Almanac

News - May 4, 2011

Menlo Park: Neighbors fight to protect Flood Park

by Sandy Brundage

What is a neighborhood park worth? San Mateo County estimates $205,000. To those living near Flood Park, its more along the lines of priceless.

About 100 people crowded into Jill Olson's living room on April 28 to brainstorm ways to keep Flood Park open without straining either the county's or the city's budget. The group included representatives from the county.

Faced with needing to trim 10 percent from its operating budget, the county Board of Supervisors recommended permanently shutting down the 21-acre park, located at 215 Bay Road, which is closed until Sept. 30 anyway while the San Francisco Public Utilities Commission installs a water pipeline. The supervisors also asked Menlo Park to consider taking over park operations.

Kristin Cox, the meeting facilitator and president of the Suburban Park Homeowner Association, said the meeting wasn't about debating the viability of ideas. "We're not park rangers. We're moms and dads and community members who love the park," she said.

Ms. Cox said one idea is keeping the playground and picnic area open while fencing off the remainder of the park. Another is starting a nonprofit modeled after Friends of Bedwell-Bayfront Park.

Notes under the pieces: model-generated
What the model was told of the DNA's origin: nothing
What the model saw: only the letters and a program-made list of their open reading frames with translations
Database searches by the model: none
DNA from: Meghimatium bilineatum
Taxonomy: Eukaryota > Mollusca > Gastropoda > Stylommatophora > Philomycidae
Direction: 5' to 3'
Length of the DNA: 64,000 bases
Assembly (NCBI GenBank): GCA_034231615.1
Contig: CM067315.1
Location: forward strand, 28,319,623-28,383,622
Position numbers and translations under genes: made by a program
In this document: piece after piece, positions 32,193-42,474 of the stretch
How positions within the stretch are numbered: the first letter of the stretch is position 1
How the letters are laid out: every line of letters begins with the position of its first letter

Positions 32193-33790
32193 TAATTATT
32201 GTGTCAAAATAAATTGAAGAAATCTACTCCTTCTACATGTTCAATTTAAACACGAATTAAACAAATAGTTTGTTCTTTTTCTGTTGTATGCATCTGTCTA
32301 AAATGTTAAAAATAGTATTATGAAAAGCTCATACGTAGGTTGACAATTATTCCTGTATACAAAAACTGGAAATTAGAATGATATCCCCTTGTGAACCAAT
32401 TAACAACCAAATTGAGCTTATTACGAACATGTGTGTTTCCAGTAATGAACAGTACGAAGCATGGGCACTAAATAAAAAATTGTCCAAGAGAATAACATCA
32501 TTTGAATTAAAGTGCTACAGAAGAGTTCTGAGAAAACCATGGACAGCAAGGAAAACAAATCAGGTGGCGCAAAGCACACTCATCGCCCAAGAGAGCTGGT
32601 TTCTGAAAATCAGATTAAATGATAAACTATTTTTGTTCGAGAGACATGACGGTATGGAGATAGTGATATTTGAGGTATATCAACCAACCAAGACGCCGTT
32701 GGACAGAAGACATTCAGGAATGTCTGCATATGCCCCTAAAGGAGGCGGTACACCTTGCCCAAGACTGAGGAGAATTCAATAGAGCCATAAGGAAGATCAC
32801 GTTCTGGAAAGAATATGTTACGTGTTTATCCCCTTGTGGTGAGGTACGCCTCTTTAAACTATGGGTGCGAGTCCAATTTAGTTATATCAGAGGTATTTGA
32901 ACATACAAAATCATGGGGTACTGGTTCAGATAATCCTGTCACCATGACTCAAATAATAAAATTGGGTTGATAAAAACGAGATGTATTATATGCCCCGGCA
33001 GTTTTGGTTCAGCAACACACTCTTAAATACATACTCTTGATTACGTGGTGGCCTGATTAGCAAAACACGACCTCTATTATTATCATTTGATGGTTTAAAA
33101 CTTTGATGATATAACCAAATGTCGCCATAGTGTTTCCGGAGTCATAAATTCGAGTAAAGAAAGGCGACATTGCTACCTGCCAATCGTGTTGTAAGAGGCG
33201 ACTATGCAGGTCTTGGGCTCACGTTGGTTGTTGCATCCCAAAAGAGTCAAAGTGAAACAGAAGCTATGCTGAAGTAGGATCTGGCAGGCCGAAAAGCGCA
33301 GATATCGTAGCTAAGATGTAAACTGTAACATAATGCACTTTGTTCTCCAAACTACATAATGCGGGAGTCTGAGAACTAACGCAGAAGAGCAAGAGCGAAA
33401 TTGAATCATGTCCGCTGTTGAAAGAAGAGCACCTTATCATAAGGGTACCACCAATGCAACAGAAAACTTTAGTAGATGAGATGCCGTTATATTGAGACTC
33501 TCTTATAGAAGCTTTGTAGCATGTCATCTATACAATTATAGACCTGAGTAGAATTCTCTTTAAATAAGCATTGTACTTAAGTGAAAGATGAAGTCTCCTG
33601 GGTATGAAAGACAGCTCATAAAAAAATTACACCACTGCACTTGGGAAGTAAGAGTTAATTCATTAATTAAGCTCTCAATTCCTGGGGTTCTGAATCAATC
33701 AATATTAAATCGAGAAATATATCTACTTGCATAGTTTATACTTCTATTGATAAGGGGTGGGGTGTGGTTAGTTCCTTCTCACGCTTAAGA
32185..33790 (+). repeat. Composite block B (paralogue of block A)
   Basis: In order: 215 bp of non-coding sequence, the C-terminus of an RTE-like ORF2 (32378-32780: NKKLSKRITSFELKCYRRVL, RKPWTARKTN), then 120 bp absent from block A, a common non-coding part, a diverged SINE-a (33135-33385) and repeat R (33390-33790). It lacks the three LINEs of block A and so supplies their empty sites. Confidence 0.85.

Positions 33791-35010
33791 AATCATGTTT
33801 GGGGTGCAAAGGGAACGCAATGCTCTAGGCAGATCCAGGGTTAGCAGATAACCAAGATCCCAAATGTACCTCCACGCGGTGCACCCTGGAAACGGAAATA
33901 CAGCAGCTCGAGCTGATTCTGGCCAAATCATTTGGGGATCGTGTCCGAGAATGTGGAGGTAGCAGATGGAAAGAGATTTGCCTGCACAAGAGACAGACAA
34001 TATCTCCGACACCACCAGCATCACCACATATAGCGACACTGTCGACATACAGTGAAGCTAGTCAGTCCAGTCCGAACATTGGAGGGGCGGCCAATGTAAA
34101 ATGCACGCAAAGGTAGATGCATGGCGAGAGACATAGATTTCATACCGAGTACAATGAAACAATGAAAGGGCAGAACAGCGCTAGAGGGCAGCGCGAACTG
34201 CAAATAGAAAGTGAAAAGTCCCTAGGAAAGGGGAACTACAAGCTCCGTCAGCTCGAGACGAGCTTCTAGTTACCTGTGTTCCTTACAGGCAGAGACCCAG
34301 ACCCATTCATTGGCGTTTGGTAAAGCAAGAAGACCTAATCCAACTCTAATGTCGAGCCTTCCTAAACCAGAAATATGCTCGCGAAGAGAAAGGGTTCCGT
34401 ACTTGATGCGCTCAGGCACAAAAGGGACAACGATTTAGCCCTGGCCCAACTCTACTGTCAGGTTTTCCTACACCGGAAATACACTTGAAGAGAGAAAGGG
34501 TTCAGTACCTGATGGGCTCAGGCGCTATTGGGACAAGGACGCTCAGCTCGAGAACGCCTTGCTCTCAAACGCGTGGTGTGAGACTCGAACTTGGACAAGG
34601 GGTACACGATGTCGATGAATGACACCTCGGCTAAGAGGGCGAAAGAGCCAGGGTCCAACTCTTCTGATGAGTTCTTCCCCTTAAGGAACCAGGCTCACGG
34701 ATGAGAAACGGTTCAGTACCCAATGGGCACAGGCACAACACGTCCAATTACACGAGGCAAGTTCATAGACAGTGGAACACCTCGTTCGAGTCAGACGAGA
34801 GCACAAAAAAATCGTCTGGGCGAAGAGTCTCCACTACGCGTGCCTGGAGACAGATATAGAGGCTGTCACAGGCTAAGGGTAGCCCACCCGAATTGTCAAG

Amy McGaraghan, who manages the Save Flood Park website, said that since the park is closed, it's been hard to reach out to everyone who uses it.

"I was saddened that it sounds like the county parks commission isn't going to change its recommendation (to close the park), that was certainly disappointing, but I was glad they were willing to come talk to us and do some outreach," she said.

Other proposals include charging walk-in park visitors; staging a concert series or other fundraisers at the park; enlisting citizen rangers; and using volunteer general contractors to make improvements to develop more sports fields at the park, according to Ms. McGaraghan.

"We used the park every day. We have young kids; that's their backyard," she said. "We're going to continue doing everything we can to tell the county and city we want the park open."

Can a city have too many parks? Mayor Rich Cline suggested that Menlo Park may be approaching the time to focus on strategic resource management instead of acquisition, now that the city has a new gym, recreational center, performing arts center, and expanded pool service at Burgess and Belle Haven.

With Flood Park, the city would also have Hillview, Kelly, Burgess parks with full soccer or lacrosse fields, and two adult baseball fields, according to the mayor's tally.

"If we miss this opportunity we will look back in disappointment. But, at the same time, we have to be aware that we have to determine the balance of recreational space and resource and passive use parks," he said.

Go to savefloodpark.org to track the group's efforts.

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